‘Enforced disappearance’: Grieving kin get death certificate after 25 years | punjab | Hindustan Times
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‘Enforced disappearance’: Grieving kin get death certificate after 25 years

Victim was allegedly picked up by cops in 1992, wife deprived of government job on compassionate grounds.

punjab Updated: May 02, 2017 09:18 IST
Surjit Singh
death certificate

Paramjit Kaur, wife Manjit Singh Sethi showing his photo and death certificate at her home in Amritsar.(HT Photo)

Time has failed to heal wounds of a family which was a target of police atrocities during militancy in Punjab as a victim of “enforced disappearance” has been issued death certificate after 25 years, depriving the family of government job on compassionate ground.

“Enforced disappearance” is a legal term used when a person is secretly abducted or imprisoned by a state or political organisation with the authorisation, support, or acquiescence of a state or political organisation, followed by a refusal to acknowledge the person’s fate and whereabouts, with the intent of placing the victim outside the protection of the law.

Manjit Singh Sethi, 37, was serving as a junior engineer in the Punjab State Electricity Board (PSEB) and was leading a happy life with his wife, two sons and a daughter.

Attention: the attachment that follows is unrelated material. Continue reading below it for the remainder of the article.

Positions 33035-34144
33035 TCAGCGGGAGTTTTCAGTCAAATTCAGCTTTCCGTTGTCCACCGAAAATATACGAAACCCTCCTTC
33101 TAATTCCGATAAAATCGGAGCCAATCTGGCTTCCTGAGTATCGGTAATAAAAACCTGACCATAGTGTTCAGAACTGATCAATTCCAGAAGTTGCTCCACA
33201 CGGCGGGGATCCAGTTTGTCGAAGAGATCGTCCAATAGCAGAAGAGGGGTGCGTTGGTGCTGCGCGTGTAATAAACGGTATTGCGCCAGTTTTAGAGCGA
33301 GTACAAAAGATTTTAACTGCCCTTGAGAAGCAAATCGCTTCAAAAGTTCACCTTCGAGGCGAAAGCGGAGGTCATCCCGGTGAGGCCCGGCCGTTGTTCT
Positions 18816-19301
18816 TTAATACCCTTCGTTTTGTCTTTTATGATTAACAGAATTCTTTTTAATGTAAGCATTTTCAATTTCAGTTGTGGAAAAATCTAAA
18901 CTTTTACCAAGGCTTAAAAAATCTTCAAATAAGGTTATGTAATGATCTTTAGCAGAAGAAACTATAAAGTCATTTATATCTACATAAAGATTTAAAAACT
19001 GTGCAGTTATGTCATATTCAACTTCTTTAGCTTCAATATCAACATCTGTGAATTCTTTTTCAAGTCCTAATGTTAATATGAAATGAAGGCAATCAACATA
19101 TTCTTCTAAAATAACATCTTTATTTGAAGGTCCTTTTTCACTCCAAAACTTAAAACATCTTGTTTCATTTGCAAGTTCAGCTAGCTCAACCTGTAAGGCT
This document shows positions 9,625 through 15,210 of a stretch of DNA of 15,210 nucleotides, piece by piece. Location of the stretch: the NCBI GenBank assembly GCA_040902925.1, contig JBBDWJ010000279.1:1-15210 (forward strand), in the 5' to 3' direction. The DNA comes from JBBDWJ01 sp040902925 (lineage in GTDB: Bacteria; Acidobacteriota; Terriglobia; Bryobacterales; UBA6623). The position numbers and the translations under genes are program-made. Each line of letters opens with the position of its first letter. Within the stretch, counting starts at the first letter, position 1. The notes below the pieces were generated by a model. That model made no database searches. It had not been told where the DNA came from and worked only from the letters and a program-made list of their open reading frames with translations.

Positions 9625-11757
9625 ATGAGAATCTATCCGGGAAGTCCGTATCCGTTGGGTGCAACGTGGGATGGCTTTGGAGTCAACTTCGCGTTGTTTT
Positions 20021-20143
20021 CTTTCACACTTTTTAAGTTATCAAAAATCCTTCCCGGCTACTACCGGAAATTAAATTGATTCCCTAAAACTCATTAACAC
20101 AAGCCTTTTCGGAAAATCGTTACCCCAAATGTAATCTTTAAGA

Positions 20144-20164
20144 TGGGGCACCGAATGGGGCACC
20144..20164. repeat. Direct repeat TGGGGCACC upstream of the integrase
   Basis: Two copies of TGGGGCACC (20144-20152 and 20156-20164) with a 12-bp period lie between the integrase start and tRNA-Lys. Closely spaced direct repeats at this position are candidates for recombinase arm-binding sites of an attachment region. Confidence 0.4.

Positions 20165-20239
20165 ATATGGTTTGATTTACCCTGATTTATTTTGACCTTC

But November 11, 1992, turned out to be a black day for the family when Sethi was picked up by unidentified cops from his house near the Golden Temple. His family waited in hope, but he never returned. “He was playing with kids after returning from work when cops from Tarn Taran came and asked my husband to accompany them,” said Sethi’s wife Paramjit Kaur.

She said her daughter Jasmine Kaur, sons Simranjit Singh and Harkirat Singh were six, five and one-and-half-year-old at that time. “We made several rounds of police stations in Tarn Taran and Amritsar districts to know his whereabouts, but in vain. The police didn’t even lodge a missing person’s complaint,” said Paramjit, adding that they didn’t find her husband’s name in the list of persons killed in police encounter.

“As my husband was the sole breadwinner of the family, it was tough for us to make ends meet after his disappearance. We got no monetary aid from the PSEB. As I was a graduate, I got a job in a private school,” she said.

She also moved the Punjab and Haryana high court and approached the President of India, but all in vain.

“The PSEB authorities asked for my husband’s death certificate when I sought a job on compassionate grounds in 2012. And the insurance claim was also not released for want of the same document,” she said.

Having lost all hope, Paramjit met human rights activist Paramjit Kaur Khalra and advocate Sarabjit Singh Verka and I filed a suit in a local court in September, 2013 to get the death certificate. After three years, the court ordered the authorities concerned to issue the document in October 2016. While pronouncing the order, the court observed that the death certificate should have been issued within seven years of Sethi’s disappearance. Paramjit, who got her husband’s death certificate a few days ago, is 62 now and cannot get a job.